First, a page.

Data Types

In programming there is an important idea referred to as data types. Each variable or piece of information has a "type," and the computer handles different types of data differently. For example, a number and a word are different "types" of data and the computer will handle them in slightly different ways. Some important types of data in JavaScript are:

  • number
  • string
  • boolean
  • array
  • function
  • object

We will briefly explore each of these data types on this page.


In JavaScript, numbers are... well, just numbers. They can be whole number values, negative numbers, or even decimals. The editor below shows a few different JavaScript numbers.

var x = 5;
var y = -3;
var z = 2.56782;



JavaScript "strings" are used for storing text data (such as words and sentences), and consist of zero or more characters inside of quotes (single or double!). For example, "John Doe" and 'hello' are both examples of strings. Strings are great for holding sentences or text information, and are used very regularly in web development and other computer fields. The editor below shows a couple variables that have string values.

var yourName = "John Doe";
var sayHello = 'Hello!';


Strings can also be wrapped inside of "backticks" which is the key at the top-left of your keyboard that looks like a backwards apostrophe. The expression `John Doe` has the same value as "John Doe". It seems like we have a lot of options for creating strings, but this last option is perhaps the most useful! Using backticks, we can put variable values into our strings. If we want to put the variable x in a string, wesimply place ${x} where we want x to be in the string. The editor below shows this in action!

var yourName = "John Doe";

print(`Hello, ${yourName}!`);

We call this type of string, that uses backticks, "template strings" and placing values inside of them is referred to as "string interpolation". You can also place general JavaScript expressions inside of ${ } when using string interpolation.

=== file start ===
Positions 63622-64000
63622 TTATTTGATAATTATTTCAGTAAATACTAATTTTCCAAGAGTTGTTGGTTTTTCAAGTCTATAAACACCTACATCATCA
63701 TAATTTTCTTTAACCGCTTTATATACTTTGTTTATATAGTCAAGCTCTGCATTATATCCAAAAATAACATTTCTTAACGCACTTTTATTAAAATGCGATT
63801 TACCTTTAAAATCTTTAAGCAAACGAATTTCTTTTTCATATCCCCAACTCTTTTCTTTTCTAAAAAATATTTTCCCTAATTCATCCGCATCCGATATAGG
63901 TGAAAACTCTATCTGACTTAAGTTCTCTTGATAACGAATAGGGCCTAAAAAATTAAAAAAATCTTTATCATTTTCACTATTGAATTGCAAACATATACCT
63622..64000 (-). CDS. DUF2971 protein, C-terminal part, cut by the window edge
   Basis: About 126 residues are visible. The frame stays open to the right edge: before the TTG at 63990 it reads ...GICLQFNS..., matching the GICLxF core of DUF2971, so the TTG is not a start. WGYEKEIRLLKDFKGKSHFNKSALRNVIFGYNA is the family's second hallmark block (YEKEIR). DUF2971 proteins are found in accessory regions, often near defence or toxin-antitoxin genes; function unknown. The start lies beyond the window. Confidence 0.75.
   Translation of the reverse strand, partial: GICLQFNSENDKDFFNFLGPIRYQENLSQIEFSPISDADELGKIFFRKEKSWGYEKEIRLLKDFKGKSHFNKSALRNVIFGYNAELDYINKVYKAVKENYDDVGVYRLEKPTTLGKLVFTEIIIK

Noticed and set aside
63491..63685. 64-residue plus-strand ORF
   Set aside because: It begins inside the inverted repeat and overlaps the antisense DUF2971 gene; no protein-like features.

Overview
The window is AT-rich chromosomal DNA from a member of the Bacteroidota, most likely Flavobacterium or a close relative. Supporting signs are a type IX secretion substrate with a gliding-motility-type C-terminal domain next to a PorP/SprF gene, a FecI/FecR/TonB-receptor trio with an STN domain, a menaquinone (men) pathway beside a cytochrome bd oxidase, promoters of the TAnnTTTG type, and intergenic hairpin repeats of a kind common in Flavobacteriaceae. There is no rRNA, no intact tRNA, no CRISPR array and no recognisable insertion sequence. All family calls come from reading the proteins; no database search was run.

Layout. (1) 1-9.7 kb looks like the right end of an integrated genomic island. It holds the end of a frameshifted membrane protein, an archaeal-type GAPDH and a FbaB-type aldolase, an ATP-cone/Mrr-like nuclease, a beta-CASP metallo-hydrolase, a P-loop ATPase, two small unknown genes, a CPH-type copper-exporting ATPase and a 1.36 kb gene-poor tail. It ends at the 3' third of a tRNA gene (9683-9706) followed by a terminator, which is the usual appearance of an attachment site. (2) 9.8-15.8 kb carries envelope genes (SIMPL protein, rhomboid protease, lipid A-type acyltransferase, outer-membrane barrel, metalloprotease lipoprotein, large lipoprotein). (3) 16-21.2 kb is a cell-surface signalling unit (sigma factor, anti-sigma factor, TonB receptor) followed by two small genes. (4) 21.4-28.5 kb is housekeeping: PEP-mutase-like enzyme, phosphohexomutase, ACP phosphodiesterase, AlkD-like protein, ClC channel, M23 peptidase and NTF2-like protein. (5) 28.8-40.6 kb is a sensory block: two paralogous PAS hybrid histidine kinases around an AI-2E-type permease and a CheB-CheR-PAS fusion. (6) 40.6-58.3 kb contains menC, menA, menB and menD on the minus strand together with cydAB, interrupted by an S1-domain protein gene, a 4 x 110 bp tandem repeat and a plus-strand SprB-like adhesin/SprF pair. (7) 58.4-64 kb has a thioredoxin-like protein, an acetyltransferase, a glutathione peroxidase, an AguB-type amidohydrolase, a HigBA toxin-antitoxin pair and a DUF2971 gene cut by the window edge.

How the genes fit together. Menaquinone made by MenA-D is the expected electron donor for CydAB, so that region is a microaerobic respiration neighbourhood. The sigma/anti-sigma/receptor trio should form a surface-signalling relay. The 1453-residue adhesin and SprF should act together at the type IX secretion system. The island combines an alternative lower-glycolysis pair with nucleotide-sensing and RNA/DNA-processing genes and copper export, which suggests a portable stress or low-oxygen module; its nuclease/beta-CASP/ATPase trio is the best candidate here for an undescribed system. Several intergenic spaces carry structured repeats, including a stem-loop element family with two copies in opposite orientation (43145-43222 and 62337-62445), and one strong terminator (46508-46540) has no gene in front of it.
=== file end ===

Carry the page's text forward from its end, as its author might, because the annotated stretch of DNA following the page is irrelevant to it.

In JavaScript there is a data type referred to as a "boolean". A boolean value is a true/false value, so a boolean is either true or false. As we will see in later sections, booleans play a large role in programming - and many expressions evaluate to a boolean. As an example, the expression 5 > 3 has a value of true because 5 is indeed greater than 3. So 5 > 3 has a boolean value.


"Arrays" are like ordered lists of data. Suppose you have a list of all of the ingredients you need to make a sandwich. You could store these ingredient names in an array. The editor below actually shows this!

var ingredients = ["Bread", "Ham", "Cheese"];


Line (1) in the editor above defines a variable ingredients and sets its value to an array. We define arrays by putting the elements inside of square brackets, and separating each item with a comma. In the example above, ["Bread", "Ham", "Cheese"] is an array. When we look at an array, we can think of it as an ordered list - but the first element we see is considered the 0th element of the array. This is important! So we think of this array as:

  1. "Bread"
  2. "Ham"
  3. "Cheese"

To access the elements of an array, we again use square brackets - but we put them after the array's variable name. For example, ingredients[0] will get the 0th element of the ingredients array. Do you remember what ingredient that is? The editor below shows this in action.

var ingredients = ["Bread", "Ham", "Cheese"];

print( ingredients[0] );
print( ingredients[1] );
print( ingredients[2] );

To change the value of an array element, we use similar syntax. We specify what array element we would like to change, and then we tell the computer what value to give it. Suppose that you'd like turkey on your sandwich, instead of ham. The editor below shows how you can change the ingredients array to show this.

var ingredients = ["Bread", "Ham", "Cheese"];

// Now change to turkey
ingredients[1] = "Turkey";

In programming, arrays are very important. Play with the code editors above to get a feel for how arrays work.

Functions and Objects

There are two more very important data-types in JavaScript (and most programming languages): functions and objects. These types of data are a little more sophisticated that the ones we just covered, so they will be covered in their own pages.


Activity: Printing Your Age

In the editor below do the following:

  1. Define a variable myAge and set it equal to your age.
  2. Define a variable message and set it equal to a string that tells the world how old you are. For example, if you are 22 then the string should say "Today I am 22!". (Hint: you might have to use ${myAge} somewhere in your code.)
  3. Print the message variable to the output using the print() command.
print('Your code here');

Activity: Favorite Numbers

In the editor below do the following:

  1. Define a variable favoriteNumbers and set it equal to an array of your 5 favorite numbers.
  2. Print the first element in the favoriteNumbers array to the output using the print() command.
  3. Print the last element in the favoriteNumbers array to the output using the print() command.
print('Your code here');